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Interview: Kate McIntosh about In Many Hands


Kate McIntosh is a Brussels-based artist from New Zealand who actively involves her audiences in her shows. During In Many Hands, McIntosh invites the SPRING audience to feel, smell and experience – a multi-sensory situation which is almost like a ritual.

Kate McIntosh is a Brussels-based artist from New Zealand who actively involves her audiences in her shows. Her works often focus on the physicality of both performer and audience, the manipulation of objects and materials, and the development of direct relations with and between audience members. Kate’s practice is guided by her ongoing fascinations with the misuse of objects, playfulness with the public, a love of theatrical images and an off-beat humour.

What was your motivation to work in performing arts?

“I started out as a dancer, and worked for many years in dance theatre at different companies around the world. I ended up in Brussels, and started making my own work. I immediately moved away from choreographic work into language and what I would really call performance, which is the mix of quite a few different disciplines. Since I started making my work I’ve always tried to do things I don’t know how to do. So that’s how I immediately launched working with text and later working with music and installations, and many other different forms. When I make a new project I’m exploring some form that I haven’t tried before or don’t know how to do yet. So that is pushing me forward, to try new things all the time.”

During In Many Hands, McIntosh invites the SPRING audience to feel, smell and experience – a multi-sensory situation which is almost like a ritual. It is both a sensory experience and a subtle social experiment to trigger an unspoken dialogue between strangers.

What was the starting point to create In Many Hands?

In Many Hands is the third in a trilogy of works. The first one was Worktable, which was a live installation, then there was a piece called All Ears which was a stage performance, and now there’s In Many Hands. All of them involved the audience in different ways. During Worktable people go into the installation alone, and have to choose an object to take apart. So it is very physical and practical, but not very social because you’re always alone whilst you do it. The stage piece All Ears involves the audience, it is very social and a lot about people looking around at each other. I’m on stage, directing people to keep their attention. The audience acts like a sort of orchestra, they make the soundtrack for the work. In Many Hands is the end of this exploration, and it’s a piece without words. It’s only about the sensory exploration. It’s quite social, but very quiet and sensitive as well.”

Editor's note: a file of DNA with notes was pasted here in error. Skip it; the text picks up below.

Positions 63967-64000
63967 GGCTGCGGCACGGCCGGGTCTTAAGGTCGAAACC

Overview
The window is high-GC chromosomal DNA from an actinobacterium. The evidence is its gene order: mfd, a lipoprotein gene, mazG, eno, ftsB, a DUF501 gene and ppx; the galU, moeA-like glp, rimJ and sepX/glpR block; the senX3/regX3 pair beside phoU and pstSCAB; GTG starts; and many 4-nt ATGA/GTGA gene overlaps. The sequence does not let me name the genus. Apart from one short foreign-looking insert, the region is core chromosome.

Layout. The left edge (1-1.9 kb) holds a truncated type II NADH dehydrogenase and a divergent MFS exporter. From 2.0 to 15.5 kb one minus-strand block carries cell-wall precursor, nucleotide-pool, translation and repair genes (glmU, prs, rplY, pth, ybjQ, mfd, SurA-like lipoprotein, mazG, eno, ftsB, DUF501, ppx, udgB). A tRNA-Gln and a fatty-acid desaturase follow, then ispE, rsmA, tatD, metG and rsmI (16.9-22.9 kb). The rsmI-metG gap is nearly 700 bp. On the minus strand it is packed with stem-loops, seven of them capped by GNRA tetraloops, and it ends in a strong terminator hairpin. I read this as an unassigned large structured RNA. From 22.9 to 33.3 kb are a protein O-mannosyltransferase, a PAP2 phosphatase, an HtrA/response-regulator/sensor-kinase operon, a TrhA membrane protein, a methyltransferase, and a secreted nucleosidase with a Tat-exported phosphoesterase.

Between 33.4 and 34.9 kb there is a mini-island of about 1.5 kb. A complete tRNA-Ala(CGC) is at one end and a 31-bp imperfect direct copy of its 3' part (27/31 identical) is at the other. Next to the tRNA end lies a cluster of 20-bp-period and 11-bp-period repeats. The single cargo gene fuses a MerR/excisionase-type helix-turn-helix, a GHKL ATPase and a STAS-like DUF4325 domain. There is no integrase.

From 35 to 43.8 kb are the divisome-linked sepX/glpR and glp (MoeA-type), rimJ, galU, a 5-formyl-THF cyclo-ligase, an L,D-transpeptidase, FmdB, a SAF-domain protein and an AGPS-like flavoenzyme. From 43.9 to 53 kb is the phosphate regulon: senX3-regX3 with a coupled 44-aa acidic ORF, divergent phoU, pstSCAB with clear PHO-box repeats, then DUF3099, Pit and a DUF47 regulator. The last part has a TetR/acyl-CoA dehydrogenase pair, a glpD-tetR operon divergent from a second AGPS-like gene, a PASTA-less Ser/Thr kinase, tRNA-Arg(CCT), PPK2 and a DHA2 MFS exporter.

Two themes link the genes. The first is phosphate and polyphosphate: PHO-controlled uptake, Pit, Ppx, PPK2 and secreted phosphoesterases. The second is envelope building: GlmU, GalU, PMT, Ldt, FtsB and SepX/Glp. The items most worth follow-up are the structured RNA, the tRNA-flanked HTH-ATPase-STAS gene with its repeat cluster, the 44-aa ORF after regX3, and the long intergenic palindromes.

Why do you prefer to work with the audience?

“One of the reasons I launched this trajectory – which is very different to what I was doing before, I was really a stage animal – is because I don’t really like participation myself, as an audience. I’m very slow to participate when I’m invited, I’m very cautious and often don’t like the circumstances in which participation is proposed. I became interested in that, why do some people become enthused easily and don’t have a threshold, while others like me are much more cautious. It made me think a lot about the social and political dynamics that are wrapped up in that move towards participation. The challenge I set myself was to make a performance that even I would trust enough and would be interested enough to get involved in and to explore and find out what it is about.”

What can people expect when joining the performance?

“People work with their hands as the title suggests, with materials and objects. It’s very much about heightening their own sense of touch and sight and sound, about the body skills that we have to receive the world. I was working with dance before, and I was interested in the bodies of the performers. Now my interest has switched to the bodies of the audience, how they experience the work physically and what that means to different people.”

What is your favorite object that goes through the room during the performance?

“I´m very familiar with these objects now of course! I´ve done the piece many times. Luckily there is something surprising every time. It´s like a small museum, there are some objects that are very special and unusual. It doesn’t happen often, but occasionally someone doesn’t want to touch a particular thing at all.  But there are also some objects that are familiar to everybody, and I like that they go together. When the performance works well, somehow everything is quite surprising. Even the mundane things, the things you think are familiar they take on a new character, mainly because you allow yourself to become sensitized. What I love most is to see how other people contact these objects.”

Where do you get your inspiration from?

Mainly my colleagues, and the many other artists whose work I go and see. I find it really nourishing to know that my work is in conversation with a lot of other different artworks people are making. For me it´s most important to stay in a conversation with audiences and other artists. The natural world is also really important to me, coming from New Zealand. I love to spend time in the wild, that´s a big energy-giver.

Can you give us a sneak peak in your future plans?

I´m very interested in sound and voice, this something I’ve been doing workshops and research around, so maybe that will lead to the next thing!

• In Many Hands can be seen on 18-20 May at Stadsschouwburg Utrecht. Click here for tickets!


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